There might be a tanker or transport variant of the M4 somewhere in a state that could be put in a museum if not flown... and of course if you only want one it becomes more realistic than if you need dozens or hundreds because custom made parts for one is more practical than for serial production...

    Fate of Russia's old birds. - Page 5 0_cf6f13

    I saw pictures of this giant doing a flypast over Red Square - very impressive back then. I certainly do appreciate these old birds but my real interest is in developments during and after the Cold War period.

    It was big for its time but was mostly wing...

    Fate of Russia's old birds. - Page 5 Ant-2510

    I also consider upgrading old jets is a good idea like for exemple su-17 that can be just as good an su-34 at bombing and using guided missiles or the mig-23 that can be used for interception with a new radar and the newest r-77, its engine being one of the best in terms of caracteristics. Mig-25 is also a beast.

    For many countries Su-34s just cost too much and for many roles a simpler lighter cheaper type would be much better suited to many of the jobs they want done, and any western choice is simply not an option... I mean you are French... can you say with a straight face that the Rafale is good value for money?

    Typhoon and F-35 are no better... at least the Rafale is good at what it does.

    New Zealand really does not need any fighter aircraft... we are too far away from anyone anyway, but if I was in charge of a country I would be looking at the many upgrades on offer for older generation aircraft as my "low" cheap numbers aircraft and perhaps a MiG-29M/35 combo for higher tech attack/fighter/interceptor roles... or perhaps in 10 years time then the new single engined MiG and Checkmate would be something I would look at seriously.

    But honestly you put a modern engine in most 3rd gen aircraft and a modern radar with a modern self defence avionic suite and the ability to accurately use dumb weapons so that guided weapons will be standard for air to air but for air to ground they can be perhaps 10% of the inventory, then you should end up with a very affordable air fleet.

    But the older the aircraft get the deeper the modernization would need to be. And at the end it's better to just buy a new fighter that will have just better caracteristics.

    But would it?

    I am sure the Indians would have been much happier getting local production rights to the Mirage 2000 design that they could have paid for upgrade developments from France for years for, but as we all know they were told to buy Rafales at an enormous markup price.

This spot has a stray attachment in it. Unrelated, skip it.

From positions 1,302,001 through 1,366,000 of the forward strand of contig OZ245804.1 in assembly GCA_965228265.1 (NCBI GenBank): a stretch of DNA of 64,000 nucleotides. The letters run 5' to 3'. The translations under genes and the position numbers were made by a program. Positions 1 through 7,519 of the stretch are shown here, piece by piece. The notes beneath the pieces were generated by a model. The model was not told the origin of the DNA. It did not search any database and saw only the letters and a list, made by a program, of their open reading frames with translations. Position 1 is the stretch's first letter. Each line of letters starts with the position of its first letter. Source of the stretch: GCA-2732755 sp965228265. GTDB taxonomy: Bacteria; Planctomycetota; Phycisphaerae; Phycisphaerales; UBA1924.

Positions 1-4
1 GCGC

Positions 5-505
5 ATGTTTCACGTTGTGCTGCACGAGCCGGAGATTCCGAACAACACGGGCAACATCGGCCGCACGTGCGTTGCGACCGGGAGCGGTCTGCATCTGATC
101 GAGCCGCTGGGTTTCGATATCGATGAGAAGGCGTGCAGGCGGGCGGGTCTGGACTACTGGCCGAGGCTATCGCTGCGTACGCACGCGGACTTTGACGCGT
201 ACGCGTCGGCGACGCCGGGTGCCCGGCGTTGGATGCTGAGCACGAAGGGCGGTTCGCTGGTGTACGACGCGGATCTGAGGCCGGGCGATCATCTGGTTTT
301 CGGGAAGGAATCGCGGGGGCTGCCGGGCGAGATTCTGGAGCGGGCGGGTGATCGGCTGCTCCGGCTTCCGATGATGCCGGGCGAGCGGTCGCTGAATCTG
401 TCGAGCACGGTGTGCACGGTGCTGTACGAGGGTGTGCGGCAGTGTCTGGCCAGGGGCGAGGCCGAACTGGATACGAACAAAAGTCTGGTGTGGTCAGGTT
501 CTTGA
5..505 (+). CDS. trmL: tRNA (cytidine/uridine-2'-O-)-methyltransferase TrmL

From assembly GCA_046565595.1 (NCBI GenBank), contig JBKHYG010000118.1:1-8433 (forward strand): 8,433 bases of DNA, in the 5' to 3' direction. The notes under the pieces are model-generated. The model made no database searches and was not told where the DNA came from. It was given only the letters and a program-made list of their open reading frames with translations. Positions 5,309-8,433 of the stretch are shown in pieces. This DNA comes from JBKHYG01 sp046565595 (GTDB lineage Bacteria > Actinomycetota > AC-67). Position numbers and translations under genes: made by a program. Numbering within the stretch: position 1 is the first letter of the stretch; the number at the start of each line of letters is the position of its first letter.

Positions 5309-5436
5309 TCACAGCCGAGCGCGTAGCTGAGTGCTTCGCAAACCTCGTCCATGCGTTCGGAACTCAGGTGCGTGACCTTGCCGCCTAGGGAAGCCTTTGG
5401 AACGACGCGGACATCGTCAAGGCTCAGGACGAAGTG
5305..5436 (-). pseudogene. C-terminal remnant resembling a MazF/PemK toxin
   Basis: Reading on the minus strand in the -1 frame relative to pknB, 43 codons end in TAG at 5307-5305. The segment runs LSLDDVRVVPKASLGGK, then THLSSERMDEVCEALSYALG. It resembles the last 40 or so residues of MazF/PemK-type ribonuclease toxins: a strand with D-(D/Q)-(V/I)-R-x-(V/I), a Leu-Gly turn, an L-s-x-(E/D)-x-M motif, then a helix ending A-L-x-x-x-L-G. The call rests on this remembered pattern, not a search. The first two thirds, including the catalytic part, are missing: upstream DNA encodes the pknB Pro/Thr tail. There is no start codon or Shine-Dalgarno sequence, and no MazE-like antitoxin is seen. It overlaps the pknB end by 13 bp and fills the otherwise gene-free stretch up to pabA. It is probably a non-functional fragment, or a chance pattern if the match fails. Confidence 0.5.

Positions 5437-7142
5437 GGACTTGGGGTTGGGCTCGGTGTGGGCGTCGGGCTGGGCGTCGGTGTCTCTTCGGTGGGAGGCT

I agree buying Rafales is better... for France... but I wonder the influence 36 Rafales could possibly make for India.

    Restarting their production is stupid since they have production line for the newest stuff which are hundreds times better.

    In the case of Russian planes I would say starting off from a MiG-29M would give you solid aerodynamics and a better base to start from in terms of a fighter or a light strike platform, but if the customer already has older types then it might make sense to look at upgrades for those too.

    Upgrades of existing aircraft in various air forces is one thing but it would be ridiculous to restart production of any of these planes for combat purposes!

    Honestly most Air Forces have token aircraft that are really just a waste of money anyway... I mean for countries like Belgium or Switzerland... they don't need an Army in the sky.... they need a police force certainly... but something an F-16 can do perfectly adequately and cheaply... they don't need an F-35 or Typhoon or Rafale or even Super Hornet... but there is ego there as well of course.


    ...and for those who thinks it's a Mig-21 - it's NOT

    For most laymen it is difficult as some early model MiG-21s had that slimmer look around the front too, but the skin plating near the wing roots for the two 30mm cannon make it obvious it is an Su-7 or fitter family aircraft.

    Have seen plenty of western documentaries on Soviet aircraft where an Su-7 and even Su-17 was shown in a series of clips that were supposed to be showing MiG-21s.

    0m take off distance is also possible. Not really practical to use as a standard methode.

    Those solid rockets were expensive... and you needed some where to land anyway...

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    Mir
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    Post  Mir Fri Sep 17, 2021 2:14 pm

    The Soviet's notorious airline killer!

    She definitely looked the part as a fast and furious interceptor! Smile

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    https://en.wikipedia.org/wiki/Korean_Air_Lines_Flight_007_alternative_theories

    Here are some of the alternative theories around Flight 007 and to be honest some of them makes a very good argument. My personal opinion is that the US did try to use the Korean airliner as a cover to get their own spy aircraft inside Soviet territory and that things went horribly wrong - not so much for the Soviets as for the US.

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    Post  GarryB Sat Sep 18, 2021 5:07 am

    The most comprehensive study of it seems the most logical... the aircraft had the autopilot set on the wrong heading and no one noticed... whether that was the cover and no one was supposed to notice, or it was an accident was another question but the US forces in the region certainly took advantage of the situation to collect a lot of valuable data and clearly made no attempt to contact the airliner of its mistake.